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Judges, like the rest of us, turn to dictionaries when they're not sure about the meaning of a word. Or they turn to dictionaries when they're sure about a word's meaning, but they need some confirmation. Or they turn to a dictionary that defines a word the way they want it defined, rejecting as irrelevant, inadmissible, and immaterial any definitions they don't like.  Continue reading...

Early trailers for movies are often teasers, which do little more than tell fans that some movie is in the works. But as the release date approaches, these trailers give away key moments of the plot and spoil the experience for many viewers. In earlier years, you teased people and spoiled things. But you can now tease things and spoil people. What happened?  Continue reading...

In February, the author Gary Schmidt was interviewed by Michele Norris on NPR about his novel entitled OK for Now. Schmidt said this about the book's protagonist: "He brings all of his beat-upedness with him." "Beat-upedness"?  Continue reading...

Poking around a mall with his sons, the linguist Neal Whitman came across a sign that said, "Violators will be trespassed." It turns out that the verb trespass has picked up a new meaning in the last twenty years or so, one which hasn't yet made it into any of the dictionaries.  Continue reading...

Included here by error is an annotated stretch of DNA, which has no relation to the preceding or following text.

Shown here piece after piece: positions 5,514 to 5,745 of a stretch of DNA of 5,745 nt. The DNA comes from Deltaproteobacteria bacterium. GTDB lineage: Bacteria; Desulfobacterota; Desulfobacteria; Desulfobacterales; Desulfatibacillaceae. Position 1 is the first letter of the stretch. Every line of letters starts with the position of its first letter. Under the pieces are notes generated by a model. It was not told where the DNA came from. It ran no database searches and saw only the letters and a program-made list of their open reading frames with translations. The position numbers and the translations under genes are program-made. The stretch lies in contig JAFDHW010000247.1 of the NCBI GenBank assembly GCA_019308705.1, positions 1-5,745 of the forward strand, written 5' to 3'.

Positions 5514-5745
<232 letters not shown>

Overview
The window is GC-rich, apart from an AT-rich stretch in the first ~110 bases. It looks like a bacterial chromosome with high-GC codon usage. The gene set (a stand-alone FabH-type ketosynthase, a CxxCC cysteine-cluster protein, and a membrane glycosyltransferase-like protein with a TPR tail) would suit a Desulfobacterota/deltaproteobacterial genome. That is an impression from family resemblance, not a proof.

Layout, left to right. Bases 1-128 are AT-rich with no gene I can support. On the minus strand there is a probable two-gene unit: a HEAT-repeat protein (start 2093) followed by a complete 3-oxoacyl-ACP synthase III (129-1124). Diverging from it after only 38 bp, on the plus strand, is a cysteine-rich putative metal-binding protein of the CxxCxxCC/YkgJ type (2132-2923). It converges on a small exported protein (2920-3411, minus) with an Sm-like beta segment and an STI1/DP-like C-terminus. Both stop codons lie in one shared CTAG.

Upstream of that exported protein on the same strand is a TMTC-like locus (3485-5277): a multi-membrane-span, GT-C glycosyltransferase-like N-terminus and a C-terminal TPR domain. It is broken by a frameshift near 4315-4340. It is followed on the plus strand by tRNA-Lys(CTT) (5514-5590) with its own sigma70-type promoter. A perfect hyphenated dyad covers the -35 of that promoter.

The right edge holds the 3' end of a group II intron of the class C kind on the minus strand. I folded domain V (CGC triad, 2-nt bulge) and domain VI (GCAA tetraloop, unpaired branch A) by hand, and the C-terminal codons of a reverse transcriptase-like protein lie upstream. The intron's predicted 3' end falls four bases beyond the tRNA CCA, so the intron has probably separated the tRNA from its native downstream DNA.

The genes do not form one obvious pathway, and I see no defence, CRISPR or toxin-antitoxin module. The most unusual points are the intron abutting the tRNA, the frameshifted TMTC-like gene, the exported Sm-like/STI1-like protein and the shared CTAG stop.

Yesterday was National Grammar Day, and I've been thinking about one of the long-standing usage peeves. It doesn't usually make people's top 10 lists, but it's been out there since the 19th century: try and instead of try to. The usual complaint about this idiom is that it doesn't mean what people who say it seem to think it means.  Continue reading...

Kudomania!

We're in the middle of awards show season: January saw the People's Choice Awards, the Critics' Choice Movie Awards, the Golden Globes, and the Screen Actors Guild Awards, and the action continues this month with the Grammy Awards next week, culminating with the Academy Awards. January and February are an extended kudofest for the show business and recording industries. Yes, "kudofest."  Continue reading...

Some people have "pet peeves," while others have "pet hates." What's the difference? Are "pet peeves" particularly American? And what about "pet aversions"? Linguist Neal Whitman investigates the vocabulary of annoyance.  Continue reading...

1 2 3 4 5 Displaying 15-21 of 124 Articles